How I healed my OCD
– and how you can do it as well.
My name is Christina McDonald, and I am a Quest Cognitive Hypnotherapist. My journey with Quest began in 2017 after I had been going through a period in my life when I felt lost and unfulfilled. I wanted to learn more about myself and who I had the potential to be.
I had no idea what Cognitive Hypnotherapy was about. When I researched more about ‘The Quest Institute’, they sounded fantastic, and I was not disappointed when I turned up for the first weekend of training. I was very impressed with how they approached therapy. I knew this could be a positive life-changing experience, and that is what it has been for me. I have never looked back.
At Quest, we see trance as an everyday occurrence, and that all behaviour has a positive intention. We see the client as having arrived at their problem in their unique way and we treat them as the unique individuals they are. We do not use scripts. The work we do for the client is bespoke. Working within these parameters means the client is treated according to their model of the world and therefore offers the client the best possible chance for success in their healing journey.
Quest is more than merely a training school. It’s a community of people who genuinely care and are devoted to working towards helping as many people as possible live the life that makes them happy. At that point in my life, I was ready to make a meaningful change, and even after qualifying as a Cognitive Hypnotherapist, the ongoing support I receive as a therapist and as an individual is unparalleled.
I suffered from chronic OCD anxiety since the young age of 14 years old. Since training with Quest, I have managed to heal around 90% of my obsessions and compulsions. This is something that I would never have thought possible. Still, after training with Quest, you realise that you are only as limited as your most limiting belief. Your inner world begins to expand with unlimited potential regarding what you believe you can achieve.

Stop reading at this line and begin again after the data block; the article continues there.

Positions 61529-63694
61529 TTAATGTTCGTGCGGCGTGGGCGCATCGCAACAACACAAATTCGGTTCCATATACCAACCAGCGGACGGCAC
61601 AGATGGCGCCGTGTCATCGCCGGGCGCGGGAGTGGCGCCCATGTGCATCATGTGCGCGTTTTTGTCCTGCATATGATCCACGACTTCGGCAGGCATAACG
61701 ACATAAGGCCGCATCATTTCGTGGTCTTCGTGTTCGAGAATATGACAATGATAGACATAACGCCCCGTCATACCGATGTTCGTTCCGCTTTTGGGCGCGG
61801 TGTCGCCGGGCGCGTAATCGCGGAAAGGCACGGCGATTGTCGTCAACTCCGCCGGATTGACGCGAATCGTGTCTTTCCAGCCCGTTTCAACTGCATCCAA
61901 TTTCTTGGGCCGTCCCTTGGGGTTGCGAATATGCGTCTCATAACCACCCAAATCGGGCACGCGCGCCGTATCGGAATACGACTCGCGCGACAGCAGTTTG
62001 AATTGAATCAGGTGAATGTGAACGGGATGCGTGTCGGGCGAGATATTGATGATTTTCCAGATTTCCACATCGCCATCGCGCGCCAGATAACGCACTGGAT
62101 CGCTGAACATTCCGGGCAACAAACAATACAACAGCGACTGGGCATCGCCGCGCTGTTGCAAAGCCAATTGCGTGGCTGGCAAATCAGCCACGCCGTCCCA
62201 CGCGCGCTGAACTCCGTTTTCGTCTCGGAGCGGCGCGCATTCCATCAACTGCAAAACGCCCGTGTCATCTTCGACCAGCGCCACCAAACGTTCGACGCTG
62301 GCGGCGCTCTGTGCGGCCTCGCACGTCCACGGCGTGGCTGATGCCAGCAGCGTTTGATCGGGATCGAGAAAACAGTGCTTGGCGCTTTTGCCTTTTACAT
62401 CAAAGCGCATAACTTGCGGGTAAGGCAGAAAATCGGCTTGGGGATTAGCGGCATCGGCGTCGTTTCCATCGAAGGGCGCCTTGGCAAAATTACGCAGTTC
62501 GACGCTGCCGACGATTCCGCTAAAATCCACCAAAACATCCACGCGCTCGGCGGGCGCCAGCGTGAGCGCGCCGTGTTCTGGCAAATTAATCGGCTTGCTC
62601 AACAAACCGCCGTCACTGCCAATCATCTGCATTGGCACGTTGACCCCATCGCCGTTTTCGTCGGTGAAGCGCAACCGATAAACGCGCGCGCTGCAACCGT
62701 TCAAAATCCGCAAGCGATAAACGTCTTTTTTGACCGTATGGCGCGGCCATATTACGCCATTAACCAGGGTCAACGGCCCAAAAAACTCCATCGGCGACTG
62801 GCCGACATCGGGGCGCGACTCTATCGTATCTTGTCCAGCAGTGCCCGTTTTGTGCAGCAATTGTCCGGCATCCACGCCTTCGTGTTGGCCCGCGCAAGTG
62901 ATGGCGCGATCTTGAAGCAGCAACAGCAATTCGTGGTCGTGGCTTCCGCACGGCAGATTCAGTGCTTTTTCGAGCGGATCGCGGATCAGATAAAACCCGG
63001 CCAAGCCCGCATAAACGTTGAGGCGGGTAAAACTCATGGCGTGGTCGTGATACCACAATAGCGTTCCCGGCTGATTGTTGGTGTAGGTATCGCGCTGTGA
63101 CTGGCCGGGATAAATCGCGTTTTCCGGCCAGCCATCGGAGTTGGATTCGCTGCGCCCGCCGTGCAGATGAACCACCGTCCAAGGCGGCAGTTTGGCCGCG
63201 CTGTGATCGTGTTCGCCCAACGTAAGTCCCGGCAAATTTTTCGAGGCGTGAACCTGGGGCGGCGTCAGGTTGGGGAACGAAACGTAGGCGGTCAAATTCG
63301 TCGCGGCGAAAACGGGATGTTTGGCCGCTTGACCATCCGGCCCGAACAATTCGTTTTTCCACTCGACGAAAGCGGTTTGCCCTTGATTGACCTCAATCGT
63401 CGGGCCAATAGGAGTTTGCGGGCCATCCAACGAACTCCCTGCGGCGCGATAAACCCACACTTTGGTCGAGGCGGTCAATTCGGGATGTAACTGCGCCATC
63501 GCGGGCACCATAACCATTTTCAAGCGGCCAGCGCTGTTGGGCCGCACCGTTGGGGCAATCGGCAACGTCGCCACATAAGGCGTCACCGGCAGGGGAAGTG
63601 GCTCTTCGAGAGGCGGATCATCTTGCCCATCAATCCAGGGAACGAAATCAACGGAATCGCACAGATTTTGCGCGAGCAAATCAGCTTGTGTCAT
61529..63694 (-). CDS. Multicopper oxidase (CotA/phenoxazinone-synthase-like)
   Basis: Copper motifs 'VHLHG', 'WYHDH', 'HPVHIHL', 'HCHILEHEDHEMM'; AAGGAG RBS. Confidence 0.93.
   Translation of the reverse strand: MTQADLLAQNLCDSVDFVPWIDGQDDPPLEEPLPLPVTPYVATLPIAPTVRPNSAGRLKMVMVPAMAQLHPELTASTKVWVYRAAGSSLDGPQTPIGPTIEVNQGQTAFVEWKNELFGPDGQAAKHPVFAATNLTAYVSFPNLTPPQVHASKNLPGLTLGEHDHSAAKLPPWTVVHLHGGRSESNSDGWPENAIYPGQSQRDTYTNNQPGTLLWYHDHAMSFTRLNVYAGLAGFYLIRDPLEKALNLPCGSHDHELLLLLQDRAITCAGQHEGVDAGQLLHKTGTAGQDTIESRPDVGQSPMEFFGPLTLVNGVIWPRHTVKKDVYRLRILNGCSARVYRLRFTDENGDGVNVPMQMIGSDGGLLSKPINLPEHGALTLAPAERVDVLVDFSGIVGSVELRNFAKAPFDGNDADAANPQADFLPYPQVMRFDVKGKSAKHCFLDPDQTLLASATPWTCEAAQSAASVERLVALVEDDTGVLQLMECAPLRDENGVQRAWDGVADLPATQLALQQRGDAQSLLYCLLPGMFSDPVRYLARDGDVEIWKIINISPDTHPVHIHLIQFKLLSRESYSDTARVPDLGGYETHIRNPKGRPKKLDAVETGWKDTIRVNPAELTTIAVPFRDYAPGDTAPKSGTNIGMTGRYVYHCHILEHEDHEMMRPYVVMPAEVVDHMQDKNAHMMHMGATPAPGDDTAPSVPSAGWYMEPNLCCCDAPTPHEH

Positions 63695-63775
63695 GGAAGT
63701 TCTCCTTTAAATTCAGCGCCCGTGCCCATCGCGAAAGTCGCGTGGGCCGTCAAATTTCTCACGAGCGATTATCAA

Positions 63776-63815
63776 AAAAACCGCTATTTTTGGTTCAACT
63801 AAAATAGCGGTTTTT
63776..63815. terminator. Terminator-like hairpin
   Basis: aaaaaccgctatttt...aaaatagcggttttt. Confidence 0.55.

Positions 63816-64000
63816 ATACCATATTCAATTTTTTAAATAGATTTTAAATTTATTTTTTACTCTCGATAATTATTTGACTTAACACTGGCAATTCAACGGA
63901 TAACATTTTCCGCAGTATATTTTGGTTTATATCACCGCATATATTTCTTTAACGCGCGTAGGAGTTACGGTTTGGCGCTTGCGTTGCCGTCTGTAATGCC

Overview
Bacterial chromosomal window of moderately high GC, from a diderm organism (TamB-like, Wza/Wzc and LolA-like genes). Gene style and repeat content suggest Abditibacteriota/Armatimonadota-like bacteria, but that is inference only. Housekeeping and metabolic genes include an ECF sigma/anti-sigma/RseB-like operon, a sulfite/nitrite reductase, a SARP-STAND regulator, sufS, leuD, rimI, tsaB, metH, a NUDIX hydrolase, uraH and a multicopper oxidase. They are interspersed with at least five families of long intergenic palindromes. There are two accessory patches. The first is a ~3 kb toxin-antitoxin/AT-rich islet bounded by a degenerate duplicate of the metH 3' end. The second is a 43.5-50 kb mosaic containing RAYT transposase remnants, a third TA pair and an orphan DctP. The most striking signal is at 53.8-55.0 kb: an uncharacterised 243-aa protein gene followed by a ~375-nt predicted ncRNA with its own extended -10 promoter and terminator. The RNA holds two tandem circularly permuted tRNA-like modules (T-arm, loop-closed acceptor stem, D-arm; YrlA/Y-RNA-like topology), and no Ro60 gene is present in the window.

I now specialise in working with clients who have anxiety disorders but helping clients to recover from OCD is my primary focus. Clients seem to struggle most with being an ‘OCD sufferer’ which is what I would love to change. It seems to become such an enmeshed part of our identity that we begin fighting ourselves rather than seeing OCD for what it is, which is a biochemical imbalance in the brain. We are all so much more than the affliction we are experiencing. When we see OCD for what it is, we begin to recover the essence of who we truly are.
When we access our inner power and realise what’s happening to us doesn’t have to be worked through, as such, but realised for what it is, we begin to take meaningful steps towards recovery. I spent years of my life trying to ‘solve’ OCD, but that’s where I lost my power. I ended up in a vicious cycle of soul searching, which got me nowhere. What I needed was to be aware of what OCD is and to accept that I had the condition. That helped me to recover faster than 20 years of fighting against myself.
The most important lesson that I learned from living with OCD for over 20 years is never underestimate the ability to persevere and to realise what a big deal it is to be courageous in the face of OCD. Celebrate the little victories because they eventually create significant changes. When times are tough, as they often can be, remember just how far you have come and what you are capable of. On our bad days when anxiety seems to have the upper hand, that is when we have the greatest opportunity to move into growth. Don’t run from it but see it as a moment where you have the power to choose. We can always choose how to respond to the continual anxious jabs of OCD even if we feel powerless. That is where your strength lies. If you are struggling with OCD anxiety, please feel free to get in touch to see how I could help you begin to feel better. The gift is within you!